Several of your example artists had long-ranging varied careers that spanned all three sub-genres at different times, so it’s giving my brain trouble processing where you are. I think I would have an easier time pointing you in a direciton if your examples were albums instead.

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What’s interesting to me–and I think totally appropriate–is that I don’t perceive superficial patterns in what you like and don’t like. Parker, Monk, and Gillespie are quintessential bebop. You like them, not so much, and not much at all. Great. Jazz is personal. It’s not about categories. Who knows, but the obvious take is that you’re reacting to what you hear in a direct and honest way, unpretentiously.

Remain open-minded, resist categories, and keep listening. If you listen to the same stuff over and over, you’ll get bored, you’ll seek something new, and there’s plenty out there. Some of it will work for you and some of it won’t. That’s how it is for me and, I think, for most honest jazz lovers. Don’t be lazy–listen hard, try things–but don’t force it. Like the athletes say, let the game come to you.

As an extension of this, you may find, if you listen in this honest way, that the same artist can be very different at different times. I’ve avoided Ornette because I’ve always thought of him as too free–and then I found his Stockholm concert, which I like a lot. So now there’s a new artist for me to explore. Dolphy in some of his live, solo albums is brilliant and boring; with Mingus he’s transcendent.

Don’t worry about it. Just keep listening.



Thank you all very much,

I will listen to the albums recommended by Michael Lavorgna (I know and like Bitches Brew, but the others are new to me) and step through Coltrane again (I have Blue Train and A Love Supreme, need to listen the second more) as part of my remedial Bop education. @dbtom2’s recollected comments about overheard conversations are really interesting and I will keep them in mind when approaching this stuff. I suspect, like him, that Coleman may remain beyond the velvet rope. I feel a bit like the child sharing a plate of olives with his grandfather and bursting into tears; when asked what’s wrong he responds “Grandad’s getting all the good ones !”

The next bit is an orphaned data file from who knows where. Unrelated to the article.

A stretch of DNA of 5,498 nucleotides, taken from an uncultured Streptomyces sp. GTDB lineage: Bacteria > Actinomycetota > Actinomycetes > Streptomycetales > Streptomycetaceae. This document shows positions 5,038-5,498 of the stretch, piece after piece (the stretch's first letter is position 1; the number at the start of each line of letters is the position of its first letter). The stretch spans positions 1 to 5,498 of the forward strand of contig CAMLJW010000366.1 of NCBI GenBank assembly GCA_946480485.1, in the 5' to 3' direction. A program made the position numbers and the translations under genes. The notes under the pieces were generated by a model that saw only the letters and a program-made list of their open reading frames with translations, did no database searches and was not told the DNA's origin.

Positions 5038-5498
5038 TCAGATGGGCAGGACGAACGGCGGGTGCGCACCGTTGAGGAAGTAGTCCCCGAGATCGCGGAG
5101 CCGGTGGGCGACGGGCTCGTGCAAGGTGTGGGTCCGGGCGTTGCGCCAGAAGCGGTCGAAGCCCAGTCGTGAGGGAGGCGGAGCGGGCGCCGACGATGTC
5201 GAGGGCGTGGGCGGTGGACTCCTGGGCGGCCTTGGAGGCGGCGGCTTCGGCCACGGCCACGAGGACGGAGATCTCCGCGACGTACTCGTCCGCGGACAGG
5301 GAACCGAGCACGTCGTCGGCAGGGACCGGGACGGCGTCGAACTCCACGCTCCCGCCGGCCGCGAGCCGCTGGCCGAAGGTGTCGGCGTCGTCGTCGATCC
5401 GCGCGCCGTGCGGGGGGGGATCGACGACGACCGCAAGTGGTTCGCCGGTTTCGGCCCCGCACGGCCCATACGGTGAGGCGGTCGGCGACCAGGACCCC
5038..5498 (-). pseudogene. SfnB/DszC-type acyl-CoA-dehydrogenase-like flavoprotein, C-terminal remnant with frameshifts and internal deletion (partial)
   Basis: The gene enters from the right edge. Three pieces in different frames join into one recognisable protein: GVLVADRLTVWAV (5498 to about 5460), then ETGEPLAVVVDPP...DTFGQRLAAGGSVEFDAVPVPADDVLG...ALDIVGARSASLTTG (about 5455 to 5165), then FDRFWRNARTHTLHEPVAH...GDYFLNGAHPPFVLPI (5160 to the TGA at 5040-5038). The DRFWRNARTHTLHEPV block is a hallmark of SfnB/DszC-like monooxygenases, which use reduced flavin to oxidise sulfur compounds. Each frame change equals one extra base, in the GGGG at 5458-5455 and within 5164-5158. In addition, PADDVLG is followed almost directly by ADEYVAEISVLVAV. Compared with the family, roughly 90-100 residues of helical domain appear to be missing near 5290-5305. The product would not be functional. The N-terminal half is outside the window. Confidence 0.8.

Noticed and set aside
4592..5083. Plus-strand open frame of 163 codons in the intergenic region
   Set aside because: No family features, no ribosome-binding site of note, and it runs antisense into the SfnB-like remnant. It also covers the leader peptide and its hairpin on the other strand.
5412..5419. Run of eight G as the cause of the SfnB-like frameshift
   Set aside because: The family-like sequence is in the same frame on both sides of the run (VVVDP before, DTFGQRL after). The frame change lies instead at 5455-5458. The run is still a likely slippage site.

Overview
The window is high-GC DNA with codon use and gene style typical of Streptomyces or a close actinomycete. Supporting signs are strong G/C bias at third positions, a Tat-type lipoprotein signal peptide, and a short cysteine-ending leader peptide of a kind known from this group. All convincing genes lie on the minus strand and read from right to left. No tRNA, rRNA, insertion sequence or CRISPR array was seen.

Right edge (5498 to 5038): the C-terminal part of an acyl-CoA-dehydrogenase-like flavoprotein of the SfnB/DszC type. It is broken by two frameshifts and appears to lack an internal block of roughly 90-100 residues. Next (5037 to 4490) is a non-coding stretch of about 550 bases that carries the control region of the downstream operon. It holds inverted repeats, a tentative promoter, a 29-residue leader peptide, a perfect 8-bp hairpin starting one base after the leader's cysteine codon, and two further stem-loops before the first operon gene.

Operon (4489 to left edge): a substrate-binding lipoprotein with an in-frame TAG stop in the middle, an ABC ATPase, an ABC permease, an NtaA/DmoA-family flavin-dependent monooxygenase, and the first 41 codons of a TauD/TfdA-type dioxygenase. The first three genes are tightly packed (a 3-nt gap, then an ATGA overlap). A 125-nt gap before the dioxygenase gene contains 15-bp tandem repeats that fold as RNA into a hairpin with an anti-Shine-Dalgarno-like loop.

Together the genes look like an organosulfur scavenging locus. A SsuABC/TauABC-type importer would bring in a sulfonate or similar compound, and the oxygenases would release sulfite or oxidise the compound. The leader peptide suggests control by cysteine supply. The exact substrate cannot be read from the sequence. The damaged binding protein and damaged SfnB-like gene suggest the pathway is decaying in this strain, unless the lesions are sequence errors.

I think I have done Helen Sung a disservice. Listening further to (re)Conception it was only the first track that left me initially adrift and after some familiarity with it that has become easier to approach.

I find it intriguing that my understanding of improvisational music is improved by familiarity. It seems that a musical approach conceived and implemented by a gifted performer in seconds can take me hours to partially comprehend. I’m not whinging about this, good art usually requires something of its’ audience.

@brian may have one or two other things on his mind at the moment, but if he was in the mood for a story I would be interested to know how he came to like this type of jazz. Was it always there ? A gradual growing familiarity ? A sudden epiphany ?

Anyone else is welcome to add their thoughts and impressions about music in these genres and particularly any recommendations for my “Bop for Dummies” education.

Edit: Wrote the above before seeing @Jim_Austin’s comments. Thanks very much for those words of encouragement. I will keep at it because in the past I have grown to love things (including but not just music) that at first were confusing and opaque; abstract expressionism being a case in point. Coleman’s Stockholm Concert is noted and will, in due course, be an attempted foray beyond the velvet rope. More Mingus before then.

I’m not sure I get what you don’t like. I get the sense that you are saying, “when it gets really out there” I can’t follow it/like it.

First, don’t worry about it - no reason you should be uncomfortable about what you like. Second, you may never like it, even if other people think it is great - so what.

In spite of that, a few suggestions: